I've never been a train controller but Switch & Signal genuinely makes me feel a little like one as I think about how to prioritise trains and set up routes with minimum card expenditure.
This brings me to a final point about the game. I said earlier that being forced to discard a departure card is not good and I meant it!
Switch & Signal is a well balanced game and it seemed every victory, every loss came down to the wire, came down to the last departure card or two and losing one felt very risky.
I found it a lot of fun.
If you like train-themed games, Switch & Signal is worth a look, how many cooperative trains games are there?
If you like cooperative games, you really should give this a try. It's blend of familiar and unique mechanics makes it easy to get into yet different to other cooperative games.
25th July 2021
Sunday gaming on Board Game Arena continued with our next game.
If Esther Rantzen ever made board games, it probably wouldn't be this one, for starters, there's no dog that says 'sausages'!
Caveat: We have only ever played That's Life! digitally online.
What's in a game?
That's Life! is all about travelling along a route consisting of a series of randomly placed hexagonal tiles, where the bad ones outweigh the good ones, generally trying to manage those bad situations with a bit of luck and occasionally encountering generosity or greed. Maybe that really is what life is all about?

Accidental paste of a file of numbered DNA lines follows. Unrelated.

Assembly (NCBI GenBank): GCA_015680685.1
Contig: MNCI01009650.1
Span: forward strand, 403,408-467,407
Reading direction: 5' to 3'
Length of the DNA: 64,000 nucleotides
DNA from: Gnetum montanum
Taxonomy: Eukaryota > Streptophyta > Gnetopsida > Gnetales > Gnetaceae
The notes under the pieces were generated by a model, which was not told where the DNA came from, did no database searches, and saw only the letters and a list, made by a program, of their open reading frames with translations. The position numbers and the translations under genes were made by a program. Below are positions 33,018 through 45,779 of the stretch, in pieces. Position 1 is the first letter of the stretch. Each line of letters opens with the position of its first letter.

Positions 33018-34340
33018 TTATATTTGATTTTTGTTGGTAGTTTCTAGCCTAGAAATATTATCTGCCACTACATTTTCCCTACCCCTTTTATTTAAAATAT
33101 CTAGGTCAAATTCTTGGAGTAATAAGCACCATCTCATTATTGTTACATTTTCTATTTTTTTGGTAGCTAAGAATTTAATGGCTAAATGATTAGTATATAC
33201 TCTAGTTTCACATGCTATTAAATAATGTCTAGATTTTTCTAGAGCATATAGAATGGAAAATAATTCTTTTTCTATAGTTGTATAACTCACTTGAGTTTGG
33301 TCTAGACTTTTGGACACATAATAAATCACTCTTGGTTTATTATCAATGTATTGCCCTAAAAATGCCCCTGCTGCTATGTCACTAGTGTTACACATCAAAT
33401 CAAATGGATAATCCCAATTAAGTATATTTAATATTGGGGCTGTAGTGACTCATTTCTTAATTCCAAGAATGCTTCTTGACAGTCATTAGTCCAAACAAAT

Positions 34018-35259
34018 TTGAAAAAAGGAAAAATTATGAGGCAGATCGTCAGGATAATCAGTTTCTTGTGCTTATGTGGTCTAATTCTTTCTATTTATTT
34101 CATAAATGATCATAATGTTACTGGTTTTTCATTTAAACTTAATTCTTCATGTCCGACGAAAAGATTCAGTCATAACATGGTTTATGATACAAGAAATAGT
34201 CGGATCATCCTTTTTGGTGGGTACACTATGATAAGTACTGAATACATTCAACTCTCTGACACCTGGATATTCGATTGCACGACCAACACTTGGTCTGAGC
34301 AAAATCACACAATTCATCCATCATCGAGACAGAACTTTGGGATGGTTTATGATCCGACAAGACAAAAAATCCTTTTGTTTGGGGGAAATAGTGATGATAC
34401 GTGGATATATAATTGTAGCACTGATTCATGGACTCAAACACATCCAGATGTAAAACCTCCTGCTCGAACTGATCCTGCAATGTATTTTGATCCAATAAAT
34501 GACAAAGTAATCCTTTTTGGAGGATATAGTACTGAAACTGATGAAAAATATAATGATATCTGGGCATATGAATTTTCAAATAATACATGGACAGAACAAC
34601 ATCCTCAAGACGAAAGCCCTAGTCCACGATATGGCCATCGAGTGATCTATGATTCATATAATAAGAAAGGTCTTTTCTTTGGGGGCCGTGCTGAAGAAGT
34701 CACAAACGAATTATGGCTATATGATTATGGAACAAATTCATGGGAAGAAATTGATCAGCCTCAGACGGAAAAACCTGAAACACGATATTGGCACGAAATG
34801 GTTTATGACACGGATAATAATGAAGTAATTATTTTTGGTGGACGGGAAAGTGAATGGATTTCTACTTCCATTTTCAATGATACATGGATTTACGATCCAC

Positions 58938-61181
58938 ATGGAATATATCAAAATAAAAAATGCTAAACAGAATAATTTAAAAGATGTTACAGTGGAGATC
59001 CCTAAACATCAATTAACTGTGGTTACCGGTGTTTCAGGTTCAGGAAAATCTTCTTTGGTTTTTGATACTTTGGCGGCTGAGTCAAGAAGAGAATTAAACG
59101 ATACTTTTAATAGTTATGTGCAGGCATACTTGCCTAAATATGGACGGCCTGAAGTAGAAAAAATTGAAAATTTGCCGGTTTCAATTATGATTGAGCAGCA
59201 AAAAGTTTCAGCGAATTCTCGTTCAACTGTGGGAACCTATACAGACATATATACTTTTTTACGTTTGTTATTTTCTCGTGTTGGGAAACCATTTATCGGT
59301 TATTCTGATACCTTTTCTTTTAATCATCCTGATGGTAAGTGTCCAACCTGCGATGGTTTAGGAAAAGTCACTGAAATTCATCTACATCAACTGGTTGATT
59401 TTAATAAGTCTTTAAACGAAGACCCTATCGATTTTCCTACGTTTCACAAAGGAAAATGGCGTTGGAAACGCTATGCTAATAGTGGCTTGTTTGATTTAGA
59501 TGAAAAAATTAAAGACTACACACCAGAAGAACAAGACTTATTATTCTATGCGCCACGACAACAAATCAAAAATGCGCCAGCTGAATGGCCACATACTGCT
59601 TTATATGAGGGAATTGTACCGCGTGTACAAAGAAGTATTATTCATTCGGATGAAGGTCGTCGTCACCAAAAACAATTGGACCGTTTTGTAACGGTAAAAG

How's it play?
On to play
The goal in That's Life! is to journey to the game's end, acquiring those scoring tiles as you go while trying to avoiding those minus tiles. How's this done?
Play continues until all players' meeples have crossed the finish line.
Each lucky tile acquired by a player can now used to convert the score from a minus tile into a plus, then all points are tallied, highest score wins.
There's no getting away from that fact that this is a roll and move game, it may give you 2 or 3 choices from that roll, but it still is what it is.
That's not to say it's all bad, usually at least 1 of the 2 or 3 choices a player is given is meaningful.
Finding a way to linger on a plus tile until other players have to leave (Or getting off the tile before other players even arrive!) will earn victory points and players will obviously also want to avoid the minus tiles. However, minus tiles sort of reverses this, players will look to linger on a bad tile in the hope that another player will land it, allowing them to potentially escape. Furthermore, minus tiles outnumber plus ones 18-to-8; that's more than double, landing on them is inevitable, so is picking them up.
This is what makes the lucky tiles such gamechangers with their ability to mitigate negative penalties, if a player has a lucky tile in their stack, suddenly that big minus tile becomes an asset, provided of course someone doesn't steal the lucky tile in the meantime.
All of this is also largely dependant on what other players do, because they'll also be trying to linger on good tiles and escaping bad ones.
That's Life! is a very easy game to learn and comprehend. I feel that it will have crossover appeal to non-gamers but for us, it felt a little too light and a little too luck-based; because players invariably end up collecting more negative tiles than positive, it ends up lending the game a negative feel - even though generally it will affect all player equally (Maybe life is like that?). It meant we didn't find That's Life a satisfying experience or a compelling game.